Ironically enough, just six days after I posted the last blog entry, I got the call. No, not THE call, but the call that heralds the beginning of a family emergency. A very involved family emergency. A family emergency that will be part of my life for quite awhile, and which will take up a good deal of….time….
Now fortunately, this emergency doesn’t involve a serious injury, illness, or crime, and I’m grateful for that. I also am (mostly) glad that I can provide what this person needs. But I also find myself frustrated at the loss of the writing time I’d been longing for–and which has been put aside for others many times before. Not that I’m…ok, I do have some bitter moments.
I know I’m not the only one in this situation. In fact, I would guess that most writing women who are not independently wealthy find themselves giving up or postponing their dreams so that they can work, care for children, care for an aging parent, spouse, family member; or other reason. In her book, Silences, author Tillie Olsen discusses the ways in which women’s artistic talents have often been stifled by the nature of their lives. And it is true that, for the moment, while my life has been completely upended by this event, my husband’s goes on virtually unaffected.
It doesn’t help to ruminate about the situation, however. The question is: how can we continue to write, while at the same time handling the emergencies life often sends our way? Here are some ideas; hopefully one will work for you!
First, try to rearrange your time. For example, if you need to care for your aging mother during the day, but have your evenings free, switch your writing hours. This may be a challenge if you typically do your best work in the morning, or if you’re spent by sundown, but it’s worth a try.
Second, focus only on the most important parts of your day. What tasks can you drop? Does your house need to be spotless? Can the beds go unmade? Is ironing really necessary? Can the weeds in the yard grow a little? Do they really need you on that committee? By paring down your life to the bare essentials, you may uncover some (essential) writing time.
You can also ask for help. Yes, really, all-sufficient one, you can ask for help! Can your husband give the kids a bath, help with homework, make the grocery run? Can your kids help pick up around the house? Walk the dog? Put away laundry? Can other family members spell you? Is it financially feasible to hire help with housework, babysitting, or respite care? If your emergency is very stressful, you may find that such services are essential to maintain your sanity–and that writing helps you retain it.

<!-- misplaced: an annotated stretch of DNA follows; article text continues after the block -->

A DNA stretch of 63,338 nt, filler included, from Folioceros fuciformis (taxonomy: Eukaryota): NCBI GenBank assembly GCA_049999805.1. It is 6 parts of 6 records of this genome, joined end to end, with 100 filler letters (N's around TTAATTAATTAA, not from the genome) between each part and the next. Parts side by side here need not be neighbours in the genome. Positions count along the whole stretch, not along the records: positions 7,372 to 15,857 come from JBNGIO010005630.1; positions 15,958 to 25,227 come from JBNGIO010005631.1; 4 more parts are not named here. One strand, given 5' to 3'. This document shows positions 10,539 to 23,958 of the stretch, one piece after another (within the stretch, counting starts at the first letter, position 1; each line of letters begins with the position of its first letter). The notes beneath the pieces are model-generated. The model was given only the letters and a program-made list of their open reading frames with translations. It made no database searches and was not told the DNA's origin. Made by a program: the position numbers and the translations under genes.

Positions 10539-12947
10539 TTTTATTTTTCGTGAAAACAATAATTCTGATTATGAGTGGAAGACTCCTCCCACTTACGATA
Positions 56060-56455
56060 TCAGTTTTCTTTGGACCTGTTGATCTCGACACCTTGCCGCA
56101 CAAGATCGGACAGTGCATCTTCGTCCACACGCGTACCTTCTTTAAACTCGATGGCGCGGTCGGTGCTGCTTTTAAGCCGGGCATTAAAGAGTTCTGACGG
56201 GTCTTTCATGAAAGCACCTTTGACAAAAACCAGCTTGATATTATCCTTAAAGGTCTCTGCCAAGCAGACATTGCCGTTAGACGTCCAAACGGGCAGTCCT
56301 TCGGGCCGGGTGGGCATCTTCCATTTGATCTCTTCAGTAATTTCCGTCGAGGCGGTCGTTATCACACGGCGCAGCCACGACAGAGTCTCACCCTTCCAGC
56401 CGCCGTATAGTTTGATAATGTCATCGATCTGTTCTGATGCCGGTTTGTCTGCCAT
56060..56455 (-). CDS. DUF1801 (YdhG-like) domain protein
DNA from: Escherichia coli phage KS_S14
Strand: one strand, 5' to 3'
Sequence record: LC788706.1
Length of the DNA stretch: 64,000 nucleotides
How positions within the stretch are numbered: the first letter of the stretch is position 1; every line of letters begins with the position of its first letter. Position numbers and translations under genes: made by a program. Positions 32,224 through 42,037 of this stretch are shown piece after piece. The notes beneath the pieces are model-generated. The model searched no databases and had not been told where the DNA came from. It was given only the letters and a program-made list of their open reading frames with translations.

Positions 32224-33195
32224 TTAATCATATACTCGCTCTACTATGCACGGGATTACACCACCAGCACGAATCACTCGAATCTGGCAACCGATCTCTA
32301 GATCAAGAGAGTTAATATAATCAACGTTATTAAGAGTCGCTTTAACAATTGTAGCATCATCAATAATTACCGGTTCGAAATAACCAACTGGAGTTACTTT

Ask yourself: is this really an emergency? You may find that it’s not. Are you enabling, rather than helping that family member? Would they be better off trying to solve their own problems? Do they really expect you to provide a magic wand for their lives–or do you just expect it of yourself? Can you ask them for a day off?
Before you find yourself overusing the words “never” and “always,” determine, realistically, how long this situation will last. It could only be a short-term adjustment, after which you’ll resume your normal routine. Or it could be long-term, even permanent. If your emergency (like mine) seems to have a built-in time limit, don’t drive yourself and your family crazy with angst; put on those vaunted big-girl panties and do what you need to do (I have to do this every day–and I do whine about it). If this emergency is, in fact, your new life, have faith that in time, you’ll be able to adjust, and that writing will be a part of this adjustment.
Finally, a note to other Christian writers. I’ve noticed that sometimes, we have a tendency to try to “interpret” events in our lives as pointing to God’s ultimate plan for us. For example, I can, if I wish, consider this emergency and all the other obstacles I’ve encountered as “proof” that God does not want me to have a writing career. Or, I can see those obstacles as hoops He wants me to jump through to prove my desire to succeed. See? It can go either way. Job didn’t know the mind of God, and neither do we. If God gave you the talent and the desire to write, then by all means, use that talent. If you serve Him, work hard, and pray for His will, that talent will come to fruition, whether it be through that big New York publishing contract, devotional poetry that brings other closer to Him, or just a way you can cope with the trials and joys (don’t forget the joys) of life. But I think that it is unwise to assume we can discern immediately what His will is in every aspect of our lives.
Finally, take a deep breath. It’s life. Everyone goes through it. It’s never easy. But trials build character, discipline–and plots! Got an emergency? Take notes–it may become your next novel!